[VIEWPOINT]Wanted: polite-talking politicians

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[VIEWPOINT]Wanted: polite-talking politicians

It seems that some people, men in particular, enjoy using rude expressions just because they belong to an older age group or a different gender. Such a habit bewilders others or puts them at a loss in this class-oriented society. It is even more embarrassing to watch English or French movies with Korean subtitles, films in which male characters say rude expressions to actresses, who always respond politely.

Older Korean men often use impolite words in talking to younger women. It's a habit that has been misinterpreted by age and gender roles for a long time. The misunderstanding of ageism and sexism might have originated during the Joseon Dynasty, between the 14th century and the early 20th century.

A virtue in that society called for women to always be submissive to men, without causing offense with impolite words. This tradition has continued until now and younger women, in general, still have a hard time figuring out when to talk without offending older men's feelings. More powerful people, in other words, older men, will usually cut in or scold younger women if these inexperienced females of an inferior gender are trying to give opinions about what they really think and feel.

This vertical power structure applies in the same way to international society. Strong and wealthy nations speak out loudly and do whatever they want, while basically the interests of weaker nations are ignored. These relatively small and weak countries cannot play major roles in international organizations; they must simply observe what smaller numbers of more powerful nations are doing. It seems hard to bring a true sense of global democratization to this situation. In fact, it would seem to be a ridiculous dream for weaker nations to have opportunities to speak out under this kind of balance of international power.

Presidential candidates in Korea who are preparing for the election next month show the power structure of their organizations through debates on television and in newspapers, or in public speeches. The candidates do their utmost to get one more vote by all kinds of campaigns, using polite and respectful words, phrases and expressions, virtually every means possible.

However, the candidates seem to be accustomed to rude ways of speaking, so their impolite words cannot help but slip out from time to time, which makes the local electorate even more embarrassed.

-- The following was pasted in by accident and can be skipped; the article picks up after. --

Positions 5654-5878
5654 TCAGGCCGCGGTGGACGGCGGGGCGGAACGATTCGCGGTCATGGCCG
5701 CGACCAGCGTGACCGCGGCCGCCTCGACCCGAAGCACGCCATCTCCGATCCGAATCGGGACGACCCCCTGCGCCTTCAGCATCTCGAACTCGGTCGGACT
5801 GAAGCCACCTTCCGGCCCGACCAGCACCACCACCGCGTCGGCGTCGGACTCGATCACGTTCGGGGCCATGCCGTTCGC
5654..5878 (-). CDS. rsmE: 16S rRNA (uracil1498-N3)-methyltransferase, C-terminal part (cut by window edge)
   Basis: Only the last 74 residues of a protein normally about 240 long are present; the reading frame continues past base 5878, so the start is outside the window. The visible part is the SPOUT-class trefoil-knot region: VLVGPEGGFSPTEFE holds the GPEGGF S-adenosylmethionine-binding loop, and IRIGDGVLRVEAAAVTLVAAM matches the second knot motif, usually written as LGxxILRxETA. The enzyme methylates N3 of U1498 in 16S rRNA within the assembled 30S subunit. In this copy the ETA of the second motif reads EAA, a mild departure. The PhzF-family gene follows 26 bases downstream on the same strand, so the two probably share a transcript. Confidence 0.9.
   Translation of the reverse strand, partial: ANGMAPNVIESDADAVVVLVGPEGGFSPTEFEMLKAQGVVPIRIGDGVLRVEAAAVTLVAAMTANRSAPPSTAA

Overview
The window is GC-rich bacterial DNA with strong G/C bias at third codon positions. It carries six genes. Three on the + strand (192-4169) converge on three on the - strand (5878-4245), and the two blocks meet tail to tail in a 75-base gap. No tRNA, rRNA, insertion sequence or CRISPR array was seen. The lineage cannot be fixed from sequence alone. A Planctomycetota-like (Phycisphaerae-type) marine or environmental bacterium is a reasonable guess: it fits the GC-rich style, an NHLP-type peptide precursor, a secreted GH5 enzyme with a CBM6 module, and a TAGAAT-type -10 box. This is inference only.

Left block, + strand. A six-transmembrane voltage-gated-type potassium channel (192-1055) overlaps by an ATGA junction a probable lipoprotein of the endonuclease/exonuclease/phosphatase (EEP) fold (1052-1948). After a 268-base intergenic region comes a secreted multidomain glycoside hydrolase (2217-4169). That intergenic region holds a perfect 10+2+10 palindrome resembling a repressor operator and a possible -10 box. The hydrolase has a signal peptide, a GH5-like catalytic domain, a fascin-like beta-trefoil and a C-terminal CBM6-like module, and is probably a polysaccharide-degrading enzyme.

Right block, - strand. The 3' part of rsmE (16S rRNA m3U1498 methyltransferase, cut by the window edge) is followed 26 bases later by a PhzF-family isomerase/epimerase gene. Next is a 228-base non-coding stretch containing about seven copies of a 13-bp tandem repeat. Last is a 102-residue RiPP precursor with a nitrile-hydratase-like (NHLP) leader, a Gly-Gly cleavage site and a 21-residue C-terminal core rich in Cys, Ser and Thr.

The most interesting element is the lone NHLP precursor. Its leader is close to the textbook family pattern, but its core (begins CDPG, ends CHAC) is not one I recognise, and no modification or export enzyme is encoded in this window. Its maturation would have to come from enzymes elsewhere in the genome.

Some candidates have even lost their tempers in attacks from opponents during live debates on television. Such incidents almost always make voters flee from the short-tempered politicians.

Meanwhile, the eloquent candidates who are skillfully using respectful words might also be good at televised debates and arguments, which also could delude citizens into thinking they might vote for these pretenders on Dec. 19. The articulate ones, though, should be verified as to whether they are prepared to listen to what other candidates or voters say.

Just imagine what it would be like if a rude candidate who cannot listen to other people's opinions actually wins the election next month. The entire nation might be set back about 20 or 30 years, to when democracy itself was nothing more than a daydream.

Politicians and members of the National Assembly have disappointed people since the liberation from the Japanese, and have never lost their rude manner of speaking. Some of them even swear at each other. This has caused some citizens to be politician-phobic, which has generated great cynicism about political affairs and has driven numerous voters away from the polls.

As a matter of fact, young voters in their 20s and 30s don't wish to listen to political news and most of them simply ignore what is going on in the Assembly.

People should support a candidate who is working on an act or a bill that will expel parliamentary members who have rude ways of speaking. One hopes that there will be a heavy turnout of voters responding to a candidate with fresh ideas and a civil tongue.

* The writer is a professor of cinema studies at Dong-guk University.

by Yu Gi-na

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